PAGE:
A large palace-like building discovered in the biblical city of Gezer could reportedly back up at least some descriptions found in the Old Testament.
The building, which includes a large courtyard and is bigger than typical homes found from the same era, possibly dates back to the 10th century B.C. during King Solomon's reign and is being dubbed "Solomon's Palace," according to Haaretz.
The city of Gezer was home to the Canaanites and was once burned down by the Egyptians. But it is believed, based on Old Testament scriptures, that the Philistines also had an attachment to the city — an idea recent discoveries at the site could now bolster.
"Gezer was continuously occupied from the Bronze Age to the Hellenistic Period," reads a description on the Gezer Excavation Project website. "It is one of three cities fortified by Solomon (1 Kings 9:16-17). Gezer is a 33-acre site."
In addition to discovering the palace-like structure, archaeologists also uncovered a layer of Philistine pottery as well as a fragment of what they believe is the so-called Ashdod figurine, a female figure with a bird face that is associated with Philistine remnants in other excavations, Haaretz reported.
The Old Testament seems to show that the Philistines were in Gezer during King David's time. Both 2 Samuel 5:25 and 1 Chronicles 14:16, in fact, mention the Philistines as having connections to Gezer.
2 Samuel 5:25 discusses King David's conquering of the Philistines, reading, "So David did as the Lord commanded him, and he struck down the Philistines all the way from Gibeon to Gezer," with 1 Chronicles 14:16 saying the same.
Steve Ortiz, a professor at Southwestern Baptist Theological Seminary in Fort Worth, Texas, who co-directs excavations at the site, told Haaretz that experts believe Gezer was primarily a Canaanite city, but the Philistines either lived there or had deep trade relations with the Canaanites from 1200-600 B.C.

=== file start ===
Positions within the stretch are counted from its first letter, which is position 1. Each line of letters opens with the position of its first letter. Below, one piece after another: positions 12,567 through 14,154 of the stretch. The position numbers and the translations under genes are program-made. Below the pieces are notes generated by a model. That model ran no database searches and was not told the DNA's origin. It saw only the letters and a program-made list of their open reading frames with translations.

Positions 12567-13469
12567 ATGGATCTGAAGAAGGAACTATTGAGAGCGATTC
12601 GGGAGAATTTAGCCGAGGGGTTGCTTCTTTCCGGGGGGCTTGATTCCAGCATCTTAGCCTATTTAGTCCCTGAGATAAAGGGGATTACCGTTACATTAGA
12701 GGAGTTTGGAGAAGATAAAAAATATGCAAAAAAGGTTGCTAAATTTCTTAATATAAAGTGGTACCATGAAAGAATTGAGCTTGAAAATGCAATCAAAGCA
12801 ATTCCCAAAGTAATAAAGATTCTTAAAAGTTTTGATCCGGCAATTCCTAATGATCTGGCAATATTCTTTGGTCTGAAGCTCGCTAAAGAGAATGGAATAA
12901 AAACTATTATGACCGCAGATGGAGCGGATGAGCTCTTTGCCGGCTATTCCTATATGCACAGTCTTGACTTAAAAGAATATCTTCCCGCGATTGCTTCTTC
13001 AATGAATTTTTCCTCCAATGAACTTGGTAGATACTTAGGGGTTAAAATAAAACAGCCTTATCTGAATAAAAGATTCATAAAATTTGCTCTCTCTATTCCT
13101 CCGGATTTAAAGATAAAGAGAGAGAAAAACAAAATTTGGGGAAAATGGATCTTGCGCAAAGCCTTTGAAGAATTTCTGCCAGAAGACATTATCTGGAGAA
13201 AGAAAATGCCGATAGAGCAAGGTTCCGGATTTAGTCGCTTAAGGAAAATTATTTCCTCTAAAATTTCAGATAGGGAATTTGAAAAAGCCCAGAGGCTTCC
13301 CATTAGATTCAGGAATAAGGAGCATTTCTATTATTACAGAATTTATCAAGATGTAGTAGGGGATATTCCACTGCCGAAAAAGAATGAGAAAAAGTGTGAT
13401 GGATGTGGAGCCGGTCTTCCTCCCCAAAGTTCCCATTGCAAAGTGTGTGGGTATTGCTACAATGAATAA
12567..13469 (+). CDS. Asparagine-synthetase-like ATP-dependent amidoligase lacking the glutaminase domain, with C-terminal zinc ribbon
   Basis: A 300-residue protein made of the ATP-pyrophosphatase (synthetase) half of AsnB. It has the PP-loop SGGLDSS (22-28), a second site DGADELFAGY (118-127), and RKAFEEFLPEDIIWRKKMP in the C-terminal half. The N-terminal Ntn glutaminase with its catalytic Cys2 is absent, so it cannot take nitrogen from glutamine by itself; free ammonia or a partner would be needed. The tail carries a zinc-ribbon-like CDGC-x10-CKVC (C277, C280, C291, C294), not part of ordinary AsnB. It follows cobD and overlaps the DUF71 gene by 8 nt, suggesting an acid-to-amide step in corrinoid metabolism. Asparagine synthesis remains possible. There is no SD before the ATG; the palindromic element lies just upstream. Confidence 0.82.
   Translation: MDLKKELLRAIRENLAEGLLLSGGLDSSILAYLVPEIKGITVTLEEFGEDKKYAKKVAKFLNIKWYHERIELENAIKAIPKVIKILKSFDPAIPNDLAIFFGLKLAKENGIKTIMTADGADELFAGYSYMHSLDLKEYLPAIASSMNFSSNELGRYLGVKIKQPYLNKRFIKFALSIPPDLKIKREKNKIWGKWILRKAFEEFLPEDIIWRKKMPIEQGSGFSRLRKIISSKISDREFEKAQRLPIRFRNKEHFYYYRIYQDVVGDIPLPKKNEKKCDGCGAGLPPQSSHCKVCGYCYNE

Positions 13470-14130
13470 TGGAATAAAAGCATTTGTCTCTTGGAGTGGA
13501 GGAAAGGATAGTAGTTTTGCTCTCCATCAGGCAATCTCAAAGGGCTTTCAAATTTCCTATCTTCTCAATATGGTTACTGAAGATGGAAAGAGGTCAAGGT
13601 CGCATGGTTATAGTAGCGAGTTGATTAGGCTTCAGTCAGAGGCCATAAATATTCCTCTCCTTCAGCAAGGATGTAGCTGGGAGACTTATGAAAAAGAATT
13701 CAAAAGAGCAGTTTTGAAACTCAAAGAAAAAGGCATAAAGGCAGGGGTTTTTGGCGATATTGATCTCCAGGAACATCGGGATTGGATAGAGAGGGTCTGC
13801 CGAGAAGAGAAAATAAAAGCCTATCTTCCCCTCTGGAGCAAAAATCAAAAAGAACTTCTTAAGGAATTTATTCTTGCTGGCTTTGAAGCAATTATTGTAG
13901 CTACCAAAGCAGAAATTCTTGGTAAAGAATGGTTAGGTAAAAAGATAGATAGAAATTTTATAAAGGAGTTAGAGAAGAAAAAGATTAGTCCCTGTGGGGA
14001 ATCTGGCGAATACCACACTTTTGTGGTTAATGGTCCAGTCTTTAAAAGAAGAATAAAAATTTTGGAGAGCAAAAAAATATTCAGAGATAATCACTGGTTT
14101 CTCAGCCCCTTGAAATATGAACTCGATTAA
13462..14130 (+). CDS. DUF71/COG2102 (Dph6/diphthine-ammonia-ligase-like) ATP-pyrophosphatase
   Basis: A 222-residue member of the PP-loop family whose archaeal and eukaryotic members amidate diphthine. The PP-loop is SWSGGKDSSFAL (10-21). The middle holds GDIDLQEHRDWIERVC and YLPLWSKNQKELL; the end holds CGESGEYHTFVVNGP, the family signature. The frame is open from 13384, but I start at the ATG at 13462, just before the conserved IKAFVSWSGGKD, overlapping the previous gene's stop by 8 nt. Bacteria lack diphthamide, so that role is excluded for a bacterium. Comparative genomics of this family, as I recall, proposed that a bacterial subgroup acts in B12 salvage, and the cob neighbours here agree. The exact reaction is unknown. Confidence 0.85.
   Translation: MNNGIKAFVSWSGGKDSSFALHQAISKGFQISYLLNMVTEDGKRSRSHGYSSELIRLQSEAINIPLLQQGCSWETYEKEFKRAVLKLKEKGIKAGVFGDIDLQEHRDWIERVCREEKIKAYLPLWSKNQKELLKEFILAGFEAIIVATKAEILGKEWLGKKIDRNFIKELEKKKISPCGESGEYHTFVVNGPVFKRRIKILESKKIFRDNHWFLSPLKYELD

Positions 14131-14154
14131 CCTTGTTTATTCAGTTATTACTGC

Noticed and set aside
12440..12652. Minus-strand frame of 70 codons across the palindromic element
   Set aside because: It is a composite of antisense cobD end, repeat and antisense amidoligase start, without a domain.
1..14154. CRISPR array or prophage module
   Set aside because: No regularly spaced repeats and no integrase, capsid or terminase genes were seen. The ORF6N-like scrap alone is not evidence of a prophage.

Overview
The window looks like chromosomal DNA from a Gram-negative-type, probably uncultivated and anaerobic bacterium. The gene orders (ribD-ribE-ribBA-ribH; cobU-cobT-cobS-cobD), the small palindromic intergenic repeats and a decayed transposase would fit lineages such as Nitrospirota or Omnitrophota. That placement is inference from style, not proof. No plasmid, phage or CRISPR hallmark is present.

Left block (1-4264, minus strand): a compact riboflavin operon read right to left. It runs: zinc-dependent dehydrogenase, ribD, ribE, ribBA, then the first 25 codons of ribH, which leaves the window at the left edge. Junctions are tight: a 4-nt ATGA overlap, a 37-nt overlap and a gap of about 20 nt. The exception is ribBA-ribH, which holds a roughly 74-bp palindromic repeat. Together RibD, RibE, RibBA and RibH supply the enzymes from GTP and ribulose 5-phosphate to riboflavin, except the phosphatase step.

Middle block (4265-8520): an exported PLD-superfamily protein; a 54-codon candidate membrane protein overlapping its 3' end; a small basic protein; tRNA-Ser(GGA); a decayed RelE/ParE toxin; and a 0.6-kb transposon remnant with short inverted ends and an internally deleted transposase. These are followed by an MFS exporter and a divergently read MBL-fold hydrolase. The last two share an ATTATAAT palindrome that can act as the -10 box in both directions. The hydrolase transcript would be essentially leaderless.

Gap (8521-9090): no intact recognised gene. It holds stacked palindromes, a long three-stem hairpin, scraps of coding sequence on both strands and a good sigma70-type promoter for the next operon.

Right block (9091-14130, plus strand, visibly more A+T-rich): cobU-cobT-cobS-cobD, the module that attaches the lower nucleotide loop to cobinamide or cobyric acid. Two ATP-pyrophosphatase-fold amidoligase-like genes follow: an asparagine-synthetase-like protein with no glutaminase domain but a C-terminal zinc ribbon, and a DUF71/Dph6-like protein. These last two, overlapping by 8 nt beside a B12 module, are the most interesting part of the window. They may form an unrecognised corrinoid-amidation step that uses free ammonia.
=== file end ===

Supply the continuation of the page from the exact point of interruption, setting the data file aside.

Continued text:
"Gezer sits at an important crossroads," Ortiz said. "By location, it was an important border city."
The city again appears in 1 Kings 9:16-17, among other scriptures, where it is said the Egyptian pharaoh attacked and captured the city, set it on fire, killed the Canaanites living there and then gave it as a gift to his daughter, who was Solomon's wife; verse 17 says Solomon then rebuilt it.
The palatial building also features some evidence of destruction some believe could have resulted when Egyptian pharaoh Shishak invaded Israel in 925 B.C., an event recorded in 2 Chronicles 12:1-12, New Historian reported.
Some of the other elements found, including carvings and amulets, seemed to show that Gezer had some wealth.
But while some might jump and make the connection between the palace-like structure and the events in the Bible, archaeologist Sam Wolff, who works for the Israel Antiquities Authority and serves as co-director at the site, told Haaretz that dating of the site is preliminary.
"Our 10th century date is tentative, pending further study of the ceramic assemblage and the results of carbon 14 analyses," he said. "Others may claim that the pottery we are calling 10th century is in fact 9th century."
This is hardly the first time archaeological findings have shed potential light on the Bible. Other recent findings show the clothing that was worn during biblical eras, among other elements of the time. Experts also unearthed what they said was the gate to the biblical city of Gath last year — Goliath's hometown.
And as I recently reported, archaeologists have uncovered a Philistine cemetery near the ancient city of Ashkelon in Israel. It is believed that the finding, which was first discovered in 2013 but was kept secret until recently, will offer clues and information about the cultural practices of the Philistines.
While the Philistines have a notable role in some portions of the Old Testament, not much is known about their practices and background. The Leon Levy Expedition to Ashkelon, the group that found the remains, hopes to change that.
"After decades of studying what the Philistines left behind, we have finally come face to face with the people themselves," Daniel M. Master, co-director of the expedition, said of the cemetery. “With this discovery, we are close to unlocking the secrets of their origins.”
The hope is radiocarbon tests and bone samples will help experts determine where the Philistines originated.